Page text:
In December 2015 the Department for Transport announced the awarding of the Northern franchise to Arriva Rail North Limited, and the TransPennine Express franchise to First Trans Pennine Express Limited. Together they oversee £1.2 billion investment in rail services with more new and modernised trains, more seats, more services as well as investment in stations. The franchises are jointly managed from Leeds by the Department for Transport and Rail North Limited (now part of Transport for the North) - which represents 29 local authorities across the north.
Rail North has an ambitious strategic plan.
In the short term the focus is to maximise the value of committed investment, particularly the Northern Hub and associated electrification schemes, which will bring considerable benefits across the North of England. New franchises in the North will also be important delivery mechanisms.
In the medium term (2019-2024), replacement of rolling stock should be a priority, particularly to capitalise on the vehicle cascade as result of electrification. Opportunities will be pursued for extending the electrified network, for example to key freight locations and ports.
In the long term High Speed Rail will present significant opportunities for the North of England, which will benefit other rail networks by creating the opportunity to change the way the existing network is used. Early investment decisions need to be made to achieve that goal. The North West will be linked to the national high speed rail network when the first phase of HS2 opens in 2026. Yorkshire, the East Midlands and North East will be served by the second phase of HS2 from 2032.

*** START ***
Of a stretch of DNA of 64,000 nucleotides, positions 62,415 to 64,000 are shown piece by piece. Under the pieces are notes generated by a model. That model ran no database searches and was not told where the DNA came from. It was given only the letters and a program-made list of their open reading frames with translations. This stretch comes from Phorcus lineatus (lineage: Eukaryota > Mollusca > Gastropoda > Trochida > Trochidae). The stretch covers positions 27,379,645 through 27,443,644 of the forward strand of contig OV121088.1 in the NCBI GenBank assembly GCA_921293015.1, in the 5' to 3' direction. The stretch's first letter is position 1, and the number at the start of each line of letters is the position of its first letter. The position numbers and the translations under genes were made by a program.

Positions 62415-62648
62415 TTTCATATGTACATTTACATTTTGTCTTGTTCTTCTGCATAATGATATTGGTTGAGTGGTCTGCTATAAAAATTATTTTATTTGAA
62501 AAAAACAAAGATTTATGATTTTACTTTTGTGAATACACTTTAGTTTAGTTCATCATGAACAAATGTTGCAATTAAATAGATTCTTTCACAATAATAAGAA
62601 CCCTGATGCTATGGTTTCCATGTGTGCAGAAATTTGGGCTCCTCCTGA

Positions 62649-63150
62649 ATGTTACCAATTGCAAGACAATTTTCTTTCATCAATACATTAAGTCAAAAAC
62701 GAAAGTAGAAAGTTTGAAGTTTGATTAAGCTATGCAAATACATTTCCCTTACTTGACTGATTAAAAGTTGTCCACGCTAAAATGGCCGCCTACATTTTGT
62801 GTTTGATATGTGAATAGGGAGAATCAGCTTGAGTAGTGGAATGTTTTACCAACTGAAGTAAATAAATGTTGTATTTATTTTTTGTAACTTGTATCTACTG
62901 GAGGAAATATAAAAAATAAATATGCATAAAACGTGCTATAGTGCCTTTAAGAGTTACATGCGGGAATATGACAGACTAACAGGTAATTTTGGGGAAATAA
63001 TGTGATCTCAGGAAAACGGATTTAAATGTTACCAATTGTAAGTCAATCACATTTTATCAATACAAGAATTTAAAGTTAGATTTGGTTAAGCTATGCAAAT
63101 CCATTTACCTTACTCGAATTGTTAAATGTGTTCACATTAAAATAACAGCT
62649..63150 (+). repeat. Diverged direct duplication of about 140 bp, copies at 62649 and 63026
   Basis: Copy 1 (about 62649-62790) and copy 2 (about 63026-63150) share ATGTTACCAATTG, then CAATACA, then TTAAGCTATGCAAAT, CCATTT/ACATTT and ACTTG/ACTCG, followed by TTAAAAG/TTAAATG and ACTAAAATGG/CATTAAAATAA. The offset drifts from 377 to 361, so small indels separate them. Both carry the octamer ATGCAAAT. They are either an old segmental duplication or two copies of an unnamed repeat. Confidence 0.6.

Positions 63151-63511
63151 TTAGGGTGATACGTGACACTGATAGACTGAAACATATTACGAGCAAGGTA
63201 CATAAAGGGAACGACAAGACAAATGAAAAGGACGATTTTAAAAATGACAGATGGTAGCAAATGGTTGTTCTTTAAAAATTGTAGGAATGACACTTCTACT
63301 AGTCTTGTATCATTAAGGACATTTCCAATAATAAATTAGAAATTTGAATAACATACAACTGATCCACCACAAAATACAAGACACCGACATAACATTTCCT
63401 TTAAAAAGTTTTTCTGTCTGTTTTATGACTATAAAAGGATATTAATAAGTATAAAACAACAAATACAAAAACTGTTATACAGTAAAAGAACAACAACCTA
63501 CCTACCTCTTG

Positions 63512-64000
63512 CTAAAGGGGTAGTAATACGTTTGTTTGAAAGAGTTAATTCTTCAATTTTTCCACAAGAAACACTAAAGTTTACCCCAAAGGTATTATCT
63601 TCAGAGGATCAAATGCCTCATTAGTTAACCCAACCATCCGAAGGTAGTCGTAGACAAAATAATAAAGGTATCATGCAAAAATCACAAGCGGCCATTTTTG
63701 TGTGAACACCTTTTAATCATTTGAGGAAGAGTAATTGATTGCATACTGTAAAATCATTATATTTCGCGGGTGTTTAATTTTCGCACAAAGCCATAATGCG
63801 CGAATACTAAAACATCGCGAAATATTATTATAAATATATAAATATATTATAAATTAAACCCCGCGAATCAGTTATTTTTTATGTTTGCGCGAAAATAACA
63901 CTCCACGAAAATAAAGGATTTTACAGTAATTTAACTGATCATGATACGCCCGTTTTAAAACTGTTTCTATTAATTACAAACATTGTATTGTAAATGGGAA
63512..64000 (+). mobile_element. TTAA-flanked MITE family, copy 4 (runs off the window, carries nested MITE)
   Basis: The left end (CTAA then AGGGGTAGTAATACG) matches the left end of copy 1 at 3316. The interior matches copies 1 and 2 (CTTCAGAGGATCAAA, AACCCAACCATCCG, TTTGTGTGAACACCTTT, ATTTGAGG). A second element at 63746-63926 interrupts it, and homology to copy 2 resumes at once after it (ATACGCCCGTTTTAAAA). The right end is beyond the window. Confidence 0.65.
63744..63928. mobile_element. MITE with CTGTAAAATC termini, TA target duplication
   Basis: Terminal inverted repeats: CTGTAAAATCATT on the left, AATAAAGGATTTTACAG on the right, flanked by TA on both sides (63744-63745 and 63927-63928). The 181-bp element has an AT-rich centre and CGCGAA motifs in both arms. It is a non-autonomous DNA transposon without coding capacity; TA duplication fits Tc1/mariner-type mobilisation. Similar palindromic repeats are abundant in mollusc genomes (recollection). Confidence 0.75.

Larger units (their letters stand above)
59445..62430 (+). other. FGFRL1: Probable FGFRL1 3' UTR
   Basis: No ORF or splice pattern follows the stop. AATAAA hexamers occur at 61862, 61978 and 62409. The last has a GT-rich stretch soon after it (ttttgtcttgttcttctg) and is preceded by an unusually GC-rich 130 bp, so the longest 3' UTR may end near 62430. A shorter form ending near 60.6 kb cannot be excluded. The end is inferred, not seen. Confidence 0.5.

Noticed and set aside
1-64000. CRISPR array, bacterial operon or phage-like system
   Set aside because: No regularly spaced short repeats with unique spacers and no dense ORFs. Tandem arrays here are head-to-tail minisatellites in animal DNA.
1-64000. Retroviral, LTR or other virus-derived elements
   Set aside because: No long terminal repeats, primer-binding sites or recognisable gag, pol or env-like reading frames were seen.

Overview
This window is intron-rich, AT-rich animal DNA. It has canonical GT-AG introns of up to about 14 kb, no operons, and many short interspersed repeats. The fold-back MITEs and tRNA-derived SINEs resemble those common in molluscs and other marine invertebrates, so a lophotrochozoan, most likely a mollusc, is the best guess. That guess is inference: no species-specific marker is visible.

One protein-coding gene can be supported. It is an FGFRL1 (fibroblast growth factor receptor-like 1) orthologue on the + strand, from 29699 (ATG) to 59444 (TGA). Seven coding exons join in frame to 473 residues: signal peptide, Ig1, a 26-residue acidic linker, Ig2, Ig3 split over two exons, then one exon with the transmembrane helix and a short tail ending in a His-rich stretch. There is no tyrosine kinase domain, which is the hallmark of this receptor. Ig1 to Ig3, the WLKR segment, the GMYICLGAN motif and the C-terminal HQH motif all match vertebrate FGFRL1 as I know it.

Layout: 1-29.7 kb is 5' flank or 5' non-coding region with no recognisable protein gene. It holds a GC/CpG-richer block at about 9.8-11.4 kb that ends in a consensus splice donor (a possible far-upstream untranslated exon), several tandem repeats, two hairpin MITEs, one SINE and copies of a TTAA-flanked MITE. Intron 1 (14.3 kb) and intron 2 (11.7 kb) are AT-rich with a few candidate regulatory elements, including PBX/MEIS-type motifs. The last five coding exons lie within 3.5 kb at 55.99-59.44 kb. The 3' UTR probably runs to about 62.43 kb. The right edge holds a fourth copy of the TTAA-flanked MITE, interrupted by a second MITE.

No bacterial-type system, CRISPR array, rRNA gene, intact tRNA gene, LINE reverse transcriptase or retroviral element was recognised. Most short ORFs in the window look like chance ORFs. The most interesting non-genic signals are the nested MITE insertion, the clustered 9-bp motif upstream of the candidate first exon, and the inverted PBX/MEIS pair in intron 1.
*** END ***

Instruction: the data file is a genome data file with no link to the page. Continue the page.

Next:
Our ‘Rail Devolution Works’ report argues that further rail devolution will enable other regions and areas to also radically transform rail services in a way that supports economic growth at the same time as improving the journey experience for passengers.
The report takes a detailed look at how devolution changed rail services for the better in Merseyside, on London Overground, in Scotland and in Tyne and Wear.
This report sets out the success of regional rail over the past decade and a half despite limited investment when compared to other rail sectors. The report then goes on to develop two hypothetical scenarios to demonstrate how investment in regional rail could deliver even greater benefits, significantly reducing subsidy and growing the benefits delivered to our city region economies.